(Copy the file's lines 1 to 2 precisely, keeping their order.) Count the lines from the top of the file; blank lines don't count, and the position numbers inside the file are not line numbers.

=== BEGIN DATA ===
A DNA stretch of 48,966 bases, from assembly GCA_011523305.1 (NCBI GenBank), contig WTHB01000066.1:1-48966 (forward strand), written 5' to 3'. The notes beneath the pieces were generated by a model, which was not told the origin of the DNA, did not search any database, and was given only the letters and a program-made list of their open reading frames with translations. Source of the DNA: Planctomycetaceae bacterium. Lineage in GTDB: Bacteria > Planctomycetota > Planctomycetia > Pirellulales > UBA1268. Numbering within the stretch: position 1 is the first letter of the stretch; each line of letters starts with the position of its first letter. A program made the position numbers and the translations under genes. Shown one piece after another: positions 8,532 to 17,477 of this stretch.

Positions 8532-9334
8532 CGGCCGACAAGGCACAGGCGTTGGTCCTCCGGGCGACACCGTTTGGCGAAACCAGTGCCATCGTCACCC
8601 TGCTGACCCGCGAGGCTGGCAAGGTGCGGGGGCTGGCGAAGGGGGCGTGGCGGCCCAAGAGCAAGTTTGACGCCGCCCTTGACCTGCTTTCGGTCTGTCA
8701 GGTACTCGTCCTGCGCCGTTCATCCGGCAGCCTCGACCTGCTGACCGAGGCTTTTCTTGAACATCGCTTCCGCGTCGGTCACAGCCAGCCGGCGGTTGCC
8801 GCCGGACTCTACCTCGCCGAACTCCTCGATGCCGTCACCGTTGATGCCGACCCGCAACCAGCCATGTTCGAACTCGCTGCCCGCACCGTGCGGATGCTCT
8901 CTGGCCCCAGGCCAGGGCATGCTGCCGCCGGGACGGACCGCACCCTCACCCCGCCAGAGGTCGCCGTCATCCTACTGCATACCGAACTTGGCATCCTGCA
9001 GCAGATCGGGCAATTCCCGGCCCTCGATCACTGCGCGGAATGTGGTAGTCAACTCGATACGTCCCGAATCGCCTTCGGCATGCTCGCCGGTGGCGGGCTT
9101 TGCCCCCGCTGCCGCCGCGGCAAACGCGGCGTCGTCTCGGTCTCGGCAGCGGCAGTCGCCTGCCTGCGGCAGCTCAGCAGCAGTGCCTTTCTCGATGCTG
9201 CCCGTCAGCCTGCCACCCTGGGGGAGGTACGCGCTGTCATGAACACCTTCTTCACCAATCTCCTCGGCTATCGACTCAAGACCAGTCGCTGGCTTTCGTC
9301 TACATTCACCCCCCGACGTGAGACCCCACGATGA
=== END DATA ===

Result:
A DNA stretch of 48,966 bases, from assembly GCA_011523305.1 (NCBI GenBank), contig WTHB01000066.1:1-48966 (forward strand), written 5' to 3'. The notes beneath the pieces were generated by a model, which was not told the origin of the DNA, did not search any database, and was given only the letters and a program-made list of their open reading frames with translations. Source of the DNA: Planctomycetaceae bacterium. Lineage in GTDB: Bacteria > Planctomycetota > Planctomycetia > Pirellulales > UBA1268. Numbering within the stretch: position 1 is the first letter of the stretch; each line of letters starts with the position of its first letter. A program made the position numbers and the translations under genes. Shown one piece after another: positions 8,532 to 17,477 of this stretch.

Positions 8532-9334